Thursday, June 30, 2011


"We are those who have died to sin; how can we live in it any longer? Or don’t you know that all of us who were baptized into Christ Jesus were baptized into His death? We were therefore buried with Him through baptism into death in order that, just as Christ was raised from the dead through the glory of the Father, we too may live a new life." (Romans 6:2-4)

Once we've tasted being alive, we can't go back to being dead. Aliveness in God is addictive.

-- Nancy Groom


Wednesday, June 29, 2011


"Or do you not know that your body is the temple of the Holy Spirit who is in you, whom you have from God, and you are not your own? For you were bought at a price; therefore glorify God in your body and in your spirit, which are God's." (1 Corinthians 6:19-20)

What does it mean to honor God with our Bodies? It means we pay attention to where we take our bodies, who we let touch our bodies, how we take care of our bodies. It means we keep our bodies away from sin, we protect them from abusive people and situations, and we actively pursue physical health. Maintaining sexual purity is one specific means of honoring God with our bodies, as is avoiding nicotine, excessive alcohol and caffeine, or any other drugs or substances that could bring them harm… Our bodies are so alive with conflicting desires, so attuned to pleasures and pains, so tempted by immediate gratification. Responding in a God-honoring way to these natural drives and desires requires more discipline and determination than almost anything else. It also requires a conscious submission to God's purpose for our lives, which is to be a pure dwelling place for His own Spirit.

-- Bill Hybels in Making Life Work: Putting God's Wisdom into Action


Tuesday, June 28, 2011


Our inward spirituality must manifest itself in our outward holiness. Donald Shelby reminds us that "unless the ecstasy of God's indwelling presence becomes the agony of sacrifice and obedience -- working for God's kingdom by going the second mile, turning the other cheek, fulfilling our moral imperatives, and serving the least and the lost -- then our ecstasy is pure baloney, our piety is a rank form of idolatry, and our religious talk is mere rhetoric."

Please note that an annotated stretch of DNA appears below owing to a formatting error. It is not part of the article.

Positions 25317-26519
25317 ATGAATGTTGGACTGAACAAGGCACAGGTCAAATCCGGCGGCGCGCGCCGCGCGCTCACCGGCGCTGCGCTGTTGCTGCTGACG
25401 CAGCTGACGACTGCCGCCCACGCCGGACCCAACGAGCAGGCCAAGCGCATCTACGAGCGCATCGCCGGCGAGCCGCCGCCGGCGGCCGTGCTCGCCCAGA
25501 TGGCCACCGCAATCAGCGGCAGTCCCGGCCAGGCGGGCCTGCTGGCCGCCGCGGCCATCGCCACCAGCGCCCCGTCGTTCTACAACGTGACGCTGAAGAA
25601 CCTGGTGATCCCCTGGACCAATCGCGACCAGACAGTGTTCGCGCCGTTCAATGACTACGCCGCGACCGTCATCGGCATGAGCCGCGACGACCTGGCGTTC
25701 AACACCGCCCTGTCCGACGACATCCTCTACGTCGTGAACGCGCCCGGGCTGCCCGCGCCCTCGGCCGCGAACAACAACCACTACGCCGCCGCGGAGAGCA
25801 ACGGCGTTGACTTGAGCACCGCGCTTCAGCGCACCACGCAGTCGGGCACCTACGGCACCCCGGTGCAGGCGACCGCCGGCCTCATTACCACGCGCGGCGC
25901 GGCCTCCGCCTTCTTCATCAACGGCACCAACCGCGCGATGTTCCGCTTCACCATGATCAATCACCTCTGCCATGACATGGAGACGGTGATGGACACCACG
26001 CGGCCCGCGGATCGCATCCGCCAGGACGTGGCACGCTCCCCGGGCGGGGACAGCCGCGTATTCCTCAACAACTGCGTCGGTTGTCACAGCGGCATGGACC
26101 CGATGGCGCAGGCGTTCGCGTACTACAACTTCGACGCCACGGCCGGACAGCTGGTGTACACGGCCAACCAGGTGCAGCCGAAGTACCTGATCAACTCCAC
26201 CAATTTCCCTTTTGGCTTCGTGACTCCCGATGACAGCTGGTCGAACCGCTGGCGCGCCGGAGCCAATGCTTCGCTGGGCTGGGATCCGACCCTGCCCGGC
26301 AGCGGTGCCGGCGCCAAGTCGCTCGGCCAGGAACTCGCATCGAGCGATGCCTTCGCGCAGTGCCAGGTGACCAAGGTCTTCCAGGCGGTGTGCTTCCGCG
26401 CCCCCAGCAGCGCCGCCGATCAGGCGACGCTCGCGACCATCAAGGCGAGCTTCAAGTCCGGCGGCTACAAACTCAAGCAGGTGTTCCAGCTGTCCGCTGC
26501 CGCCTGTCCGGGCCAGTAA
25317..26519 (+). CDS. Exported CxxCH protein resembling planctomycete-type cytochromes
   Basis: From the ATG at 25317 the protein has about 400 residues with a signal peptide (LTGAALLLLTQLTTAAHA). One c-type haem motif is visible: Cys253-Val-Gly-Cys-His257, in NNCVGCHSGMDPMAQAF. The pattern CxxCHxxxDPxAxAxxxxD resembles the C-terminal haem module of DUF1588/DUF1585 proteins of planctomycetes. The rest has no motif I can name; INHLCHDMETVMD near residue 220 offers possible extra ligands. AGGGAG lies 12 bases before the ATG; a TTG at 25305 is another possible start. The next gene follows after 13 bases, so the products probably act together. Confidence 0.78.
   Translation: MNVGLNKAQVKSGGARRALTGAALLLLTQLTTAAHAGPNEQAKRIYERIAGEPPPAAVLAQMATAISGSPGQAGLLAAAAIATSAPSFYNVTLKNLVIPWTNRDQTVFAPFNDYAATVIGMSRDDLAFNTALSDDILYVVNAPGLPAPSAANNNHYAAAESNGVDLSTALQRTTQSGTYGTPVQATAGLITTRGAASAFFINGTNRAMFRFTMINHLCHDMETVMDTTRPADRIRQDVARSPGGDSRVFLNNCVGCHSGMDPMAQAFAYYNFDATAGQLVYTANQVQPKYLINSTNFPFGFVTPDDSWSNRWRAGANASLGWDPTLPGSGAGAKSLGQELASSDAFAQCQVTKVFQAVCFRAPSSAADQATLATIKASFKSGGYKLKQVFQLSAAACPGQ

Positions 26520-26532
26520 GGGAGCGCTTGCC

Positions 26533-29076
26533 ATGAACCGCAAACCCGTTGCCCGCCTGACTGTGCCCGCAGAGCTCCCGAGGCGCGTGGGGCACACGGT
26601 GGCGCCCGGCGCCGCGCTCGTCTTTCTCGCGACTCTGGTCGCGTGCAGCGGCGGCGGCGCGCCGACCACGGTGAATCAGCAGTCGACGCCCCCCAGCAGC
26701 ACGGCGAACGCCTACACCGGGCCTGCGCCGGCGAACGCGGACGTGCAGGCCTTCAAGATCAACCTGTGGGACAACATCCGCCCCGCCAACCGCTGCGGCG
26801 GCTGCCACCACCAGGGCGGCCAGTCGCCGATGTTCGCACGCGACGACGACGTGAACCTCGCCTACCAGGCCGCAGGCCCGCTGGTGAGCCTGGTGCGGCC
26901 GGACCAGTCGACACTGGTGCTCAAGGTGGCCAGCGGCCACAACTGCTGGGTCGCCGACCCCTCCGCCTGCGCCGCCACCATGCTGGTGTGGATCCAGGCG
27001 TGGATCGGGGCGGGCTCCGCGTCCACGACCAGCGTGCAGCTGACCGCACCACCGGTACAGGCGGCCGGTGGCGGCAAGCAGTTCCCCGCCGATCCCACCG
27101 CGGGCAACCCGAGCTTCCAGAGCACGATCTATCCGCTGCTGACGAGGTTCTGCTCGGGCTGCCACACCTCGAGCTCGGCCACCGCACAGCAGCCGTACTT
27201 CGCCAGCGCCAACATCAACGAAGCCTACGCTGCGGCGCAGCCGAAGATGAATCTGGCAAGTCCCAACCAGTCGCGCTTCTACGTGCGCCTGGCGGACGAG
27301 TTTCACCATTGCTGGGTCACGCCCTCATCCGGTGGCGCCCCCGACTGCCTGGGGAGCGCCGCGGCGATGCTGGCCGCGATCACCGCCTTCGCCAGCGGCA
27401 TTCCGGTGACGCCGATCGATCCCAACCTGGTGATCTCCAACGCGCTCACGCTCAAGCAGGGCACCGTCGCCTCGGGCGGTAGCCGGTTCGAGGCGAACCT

One of the primary reasons I'm a Methodist is because of the emphasis on social holiness. John Wesley, our father in the faith, passionately argued that there could be no holiness but social holiness… and that to turn Christianity into a solitary religion is to destroy it.

-- Maxie Dunnam in Living the Psalms


Monday, June 27, 2011


God has made us uniquely for service to one another. When we abandon that uniqueness, we abandon God's will for our lives.

A healthy church is made up of individuals with a full range of emotions, intellect, free will, and the ability to function independently. God has created each person individually in His own image. He does not want to waste the uniqueness of any of us. He has given us many unique gifts that He wants us to develop in service to Him. The church is one body of many members. We must continue to come together as a group so that God can use our individual gifts for the benefit of all who worship Him. As healthy faith grows,… we delight in finding that we do not have to live in the image of another person – only in the image of God.

-- Stephen Arterburn and Jack Felton in More Jesus, Less Religion


Friday, June 24, 2011


"The world had many kings, but only one Michelangelo," said his contemporary Aretino.

Do not be discouraged. History is on your side. God has given you a talent. You are important to Him and live in the court of God, not the court of men… By expressing yourself as an artist and by exercising those talents God has given you, you are praising Him… [Your creative talents are] a good and gracious gift from our Heavenly Father, freely given, to be enjoyed, practiced, and treasured.

-- Franky Schaeffer in Addicted to Mediocrity


Thursday, June 23, 2011


J. B. Phillips’ famous translation of Romans 12:2 is “Do not let the world squeeze you into its mold, but instead let yourself be transformed by the renewing of your mind.”
It’s easy to apply this to the big things in life: immorality, drunkenness, pornography. But Paul has in view the subtle as well as the obvious, as the next chapters prove. And perhaps the best way to expose our failings in this area is to examine the things we do without thinking. It’s those things that show us what our mind is really like…